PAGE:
I was the bitch boy in the kitchen where I worked. That was rightfully so, I suppose, I was the youngest, the newest, and the dumbest. I was sixteen working from the hour I got out of school until sometimes ten 'o clock at night. Dad had croaked six months ago and mom needed help paying the bills. My older sister, Caroline, had dropped out of school to work full-time as a waitress at Denny's. Caroline was a year older than me, a lot smarter, and very pretty. Also, unbeknownst to my mother, she was over a month pregnant.
It was nine 'o clock and the head chef, my bastard of a boss, let me go home. I was tired from running up and down the stairs to the pantry or the freezers, standing on my feet for hours on end, being yelled at for things that even if I wasn't in the kitchen when it happened were my fault. I was the scapegoat, the whipping boy, the bitch.
I didn't have a ride home, which was three miles away. It wasn't a terrible distance to travel if it was daylight and you could feel your legs. I'd thought of calling Caroline from work but I knew she was more exhausted then me. Caroline had a lot on her mind these days, helping mom, worrying about me, trying to figure out how she's going to support this baby on the way. She told me in confidence, I was to say nothing of it to anyone, and I didn't ask any questions. Often, though, I wondered who the father was. She never said, and I took that as a sign that I wasn't to know.
It was a crisp, windless March night, two days before St. Patrick's. I was not of Irish heritage, though my friend, Frank, and I had plans to get piss drunk anyhow. I was looking forward to that, I tried to think of the bliss of inebriation to get my mind off my aching calves and back. We lived outside of the town perimeter, but as the light from the streetlamps began to fade I realized how bright the moon was glowing. As my steps led me further from the town a peacefulness grew around me. Being beneath those streetlamps felt like being under interrogation.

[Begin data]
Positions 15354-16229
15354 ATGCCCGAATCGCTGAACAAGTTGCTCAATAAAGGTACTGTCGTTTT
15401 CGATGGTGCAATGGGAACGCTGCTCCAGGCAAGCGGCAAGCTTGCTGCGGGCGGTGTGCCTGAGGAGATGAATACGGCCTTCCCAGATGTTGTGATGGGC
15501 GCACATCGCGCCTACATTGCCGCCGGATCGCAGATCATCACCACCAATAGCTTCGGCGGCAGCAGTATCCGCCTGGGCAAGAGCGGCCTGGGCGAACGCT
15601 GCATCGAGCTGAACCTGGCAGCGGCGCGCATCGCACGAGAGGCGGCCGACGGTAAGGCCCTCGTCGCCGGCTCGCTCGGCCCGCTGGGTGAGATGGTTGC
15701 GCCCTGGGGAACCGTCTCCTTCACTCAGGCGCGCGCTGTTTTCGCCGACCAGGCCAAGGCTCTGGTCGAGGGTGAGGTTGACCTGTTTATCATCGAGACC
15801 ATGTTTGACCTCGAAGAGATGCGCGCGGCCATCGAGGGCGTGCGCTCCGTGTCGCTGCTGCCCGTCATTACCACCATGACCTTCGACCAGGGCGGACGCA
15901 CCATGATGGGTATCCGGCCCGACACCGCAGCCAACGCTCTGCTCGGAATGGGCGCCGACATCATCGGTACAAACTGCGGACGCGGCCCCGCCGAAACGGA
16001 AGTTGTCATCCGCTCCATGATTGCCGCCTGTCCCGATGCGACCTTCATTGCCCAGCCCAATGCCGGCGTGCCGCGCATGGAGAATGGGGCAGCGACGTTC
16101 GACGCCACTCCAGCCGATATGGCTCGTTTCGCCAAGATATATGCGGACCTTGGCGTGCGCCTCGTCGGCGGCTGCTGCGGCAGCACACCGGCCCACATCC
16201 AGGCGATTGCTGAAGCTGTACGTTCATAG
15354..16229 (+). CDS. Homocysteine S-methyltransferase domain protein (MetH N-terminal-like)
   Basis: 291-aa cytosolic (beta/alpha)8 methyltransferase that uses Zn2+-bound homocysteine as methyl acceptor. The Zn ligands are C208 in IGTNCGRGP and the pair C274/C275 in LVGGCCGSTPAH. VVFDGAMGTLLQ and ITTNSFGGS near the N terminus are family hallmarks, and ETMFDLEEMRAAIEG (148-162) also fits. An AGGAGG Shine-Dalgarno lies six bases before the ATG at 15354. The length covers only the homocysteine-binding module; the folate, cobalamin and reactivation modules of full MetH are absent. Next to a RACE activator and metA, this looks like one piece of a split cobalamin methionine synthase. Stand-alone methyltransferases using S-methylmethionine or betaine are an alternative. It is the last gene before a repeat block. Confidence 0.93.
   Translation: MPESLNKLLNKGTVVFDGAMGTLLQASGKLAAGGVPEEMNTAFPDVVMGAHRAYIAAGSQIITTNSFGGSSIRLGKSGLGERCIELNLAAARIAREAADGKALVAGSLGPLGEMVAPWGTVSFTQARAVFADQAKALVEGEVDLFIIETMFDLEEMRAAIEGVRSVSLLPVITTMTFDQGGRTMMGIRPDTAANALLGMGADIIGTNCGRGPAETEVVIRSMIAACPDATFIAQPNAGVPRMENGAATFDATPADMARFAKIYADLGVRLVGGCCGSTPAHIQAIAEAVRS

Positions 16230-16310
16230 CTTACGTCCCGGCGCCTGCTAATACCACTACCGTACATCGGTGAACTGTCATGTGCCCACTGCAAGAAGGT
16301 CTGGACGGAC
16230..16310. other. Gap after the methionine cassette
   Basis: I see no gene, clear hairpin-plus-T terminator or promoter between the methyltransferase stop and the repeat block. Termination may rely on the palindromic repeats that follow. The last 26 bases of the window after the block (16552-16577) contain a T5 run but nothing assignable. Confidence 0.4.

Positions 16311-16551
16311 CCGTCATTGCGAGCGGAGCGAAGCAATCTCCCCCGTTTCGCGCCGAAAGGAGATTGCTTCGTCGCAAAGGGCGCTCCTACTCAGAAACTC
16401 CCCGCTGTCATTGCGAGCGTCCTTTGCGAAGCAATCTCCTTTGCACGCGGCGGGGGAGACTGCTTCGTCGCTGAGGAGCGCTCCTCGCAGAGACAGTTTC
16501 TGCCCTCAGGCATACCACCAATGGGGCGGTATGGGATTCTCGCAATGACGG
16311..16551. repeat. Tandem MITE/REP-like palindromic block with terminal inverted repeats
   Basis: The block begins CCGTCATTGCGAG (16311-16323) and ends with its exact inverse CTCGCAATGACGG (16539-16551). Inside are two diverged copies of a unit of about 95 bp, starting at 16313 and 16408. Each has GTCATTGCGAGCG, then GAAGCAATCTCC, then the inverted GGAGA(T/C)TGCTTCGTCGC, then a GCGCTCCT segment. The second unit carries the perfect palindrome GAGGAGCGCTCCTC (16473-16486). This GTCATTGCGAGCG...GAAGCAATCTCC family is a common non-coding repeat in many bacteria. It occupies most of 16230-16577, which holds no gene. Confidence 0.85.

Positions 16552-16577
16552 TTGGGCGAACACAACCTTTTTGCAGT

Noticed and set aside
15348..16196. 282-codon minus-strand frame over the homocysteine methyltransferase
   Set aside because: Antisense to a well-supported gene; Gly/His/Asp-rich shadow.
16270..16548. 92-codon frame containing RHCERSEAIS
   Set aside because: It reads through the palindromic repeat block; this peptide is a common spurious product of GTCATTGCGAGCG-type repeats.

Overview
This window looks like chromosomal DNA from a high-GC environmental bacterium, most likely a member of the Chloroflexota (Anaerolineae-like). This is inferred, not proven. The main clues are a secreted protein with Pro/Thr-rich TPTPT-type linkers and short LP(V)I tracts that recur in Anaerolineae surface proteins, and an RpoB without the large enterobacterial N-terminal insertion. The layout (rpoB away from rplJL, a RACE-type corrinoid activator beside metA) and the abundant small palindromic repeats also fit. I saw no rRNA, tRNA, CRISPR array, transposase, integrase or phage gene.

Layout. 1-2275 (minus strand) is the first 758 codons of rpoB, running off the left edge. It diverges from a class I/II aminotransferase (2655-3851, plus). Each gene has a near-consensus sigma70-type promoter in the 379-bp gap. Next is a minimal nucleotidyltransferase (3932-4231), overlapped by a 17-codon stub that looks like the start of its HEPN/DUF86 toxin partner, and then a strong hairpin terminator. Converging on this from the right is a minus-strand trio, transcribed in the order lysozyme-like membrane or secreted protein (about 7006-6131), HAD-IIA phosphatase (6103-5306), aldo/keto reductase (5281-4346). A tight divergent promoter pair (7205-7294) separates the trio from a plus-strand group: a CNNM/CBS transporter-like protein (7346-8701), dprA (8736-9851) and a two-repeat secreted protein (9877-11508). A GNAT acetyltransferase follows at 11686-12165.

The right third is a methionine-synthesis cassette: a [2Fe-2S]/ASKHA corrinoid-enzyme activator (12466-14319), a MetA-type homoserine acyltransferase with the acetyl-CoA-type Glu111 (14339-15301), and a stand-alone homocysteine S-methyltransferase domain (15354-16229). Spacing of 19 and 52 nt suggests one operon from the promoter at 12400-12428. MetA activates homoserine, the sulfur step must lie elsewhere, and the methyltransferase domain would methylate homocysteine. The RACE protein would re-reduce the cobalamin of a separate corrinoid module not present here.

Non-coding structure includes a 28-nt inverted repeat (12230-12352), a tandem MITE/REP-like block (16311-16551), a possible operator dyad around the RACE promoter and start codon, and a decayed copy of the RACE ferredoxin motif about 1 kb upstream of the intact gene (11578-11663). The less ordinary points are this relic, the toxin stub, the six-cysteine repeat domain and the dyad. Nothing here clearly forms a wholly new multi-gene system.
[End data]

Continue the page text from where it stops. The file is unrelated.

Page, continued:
I pulled out my pack of smokes from my jacket pocket, then pulled my Bic from my jean pocket. I lit the Camel menthol and tried to enjoy it. Frank is the one who got me started on this, man, I don't even know how I afford it. Fucking expensive, dirty, cancer-giving habit. If mom or Caroline knew they'd kick my ass good.
I was starving when I reached home, I hadn't eaten since lunch at school. The light above the oven was lit, the only light to greet me as I entered the old brick house. There was a faint smell in the air, a stale, warm smell of leftovers. I hoped my nose wasn't deceiving me when I smelled meatloaf, Caroline made it the best. I took off my jacket, kicked off my sneakers and went to peek into the warm oven where my plate of dinner was awaiting me. Mmm, I was right. A plate of a chunk of meatloaf, boiled carrots, and a baked potato came into view as the light within the oven popped on.
After finishing my dinner, I went into the living room and flopped down onto the couch. Mom was gone to work, she slept days and worked nights. Caroline wasn't home, though I didn't know where she'd went, maybe out with friends. I was home to rest in peace. My aching calves were relieved to be non-vertical, my stomach was no longer growling with hunger pains, and my bloodshot eyes were surrendering to the sweet comfort of sleep.